What a remarkable life Ms Jinnah had spent. In one of her addresses, the great lady said: “Pakistan was not created for a few people. It is the jagir of the people and with them it will remain. No power on earth can snatch Pakistan from its people. The people achieved it under the leadership of the Quaid-i-Azam so that the nation’s future generations could live in comfort and dignity. Remember, the Pakistan that the Quaid-i-Azam had visualised has not yet been realised. The struggle for it continues. And as long as we and the present Pakistani generation do not wage a ceaseless struggle for restoration of democracy, Pakistan will not be complete”. (November 18, 1964)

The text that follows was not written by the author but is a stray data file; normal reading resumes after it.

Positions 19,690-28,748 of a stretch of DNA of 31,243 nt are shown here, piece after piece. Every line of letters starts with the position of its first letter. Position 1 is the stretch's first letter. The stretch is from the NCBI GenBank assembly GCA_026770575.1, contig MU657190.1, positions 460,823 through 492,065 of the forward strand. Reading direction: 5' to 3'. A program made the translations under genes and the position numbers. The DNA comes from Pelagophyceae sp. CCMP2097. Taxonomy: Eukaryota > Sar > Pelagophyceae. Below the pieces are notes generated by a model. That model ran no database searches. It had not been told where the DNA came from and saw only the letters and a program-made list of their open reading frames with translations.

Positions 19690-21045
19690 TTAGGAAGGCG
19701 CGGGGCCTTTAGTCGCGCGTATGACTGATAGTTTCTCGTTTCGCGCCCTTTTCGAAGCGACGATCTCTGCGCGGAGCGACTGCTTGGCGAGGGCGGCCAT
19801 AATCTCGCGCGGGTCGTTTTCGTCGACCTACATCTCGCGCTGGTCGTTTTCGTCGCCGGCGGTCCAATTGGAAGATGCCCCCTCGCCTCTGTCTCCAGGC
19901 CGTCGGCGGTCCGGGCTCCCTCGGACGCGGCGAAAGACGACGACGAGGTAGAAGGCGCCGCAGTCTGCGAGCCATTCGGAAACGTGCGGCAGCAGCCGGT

Of course, the Pakistan that the Quaid and Mohtarma Fatima Jinnah had visualised is still not complete. Today, the nation faces the same challenge. What is required is certainly a ceaseless struggle for the consolidation and progress of an open government [‘Open governance doctrine, Business Recorder, January 19, 2018] and representative democracy. The most important question that the struggle and message of Mohtarma Fatima Jinnah poses to us is: Should we rise and take part in the struggle against undemocratic forces or instead should we remain in acquiescence with them?


The writers, lawyers and partners of Huzaima, Ikram & Ijaz, are Adjunct Faculty at Lahore University of Management Sciences (LUMS).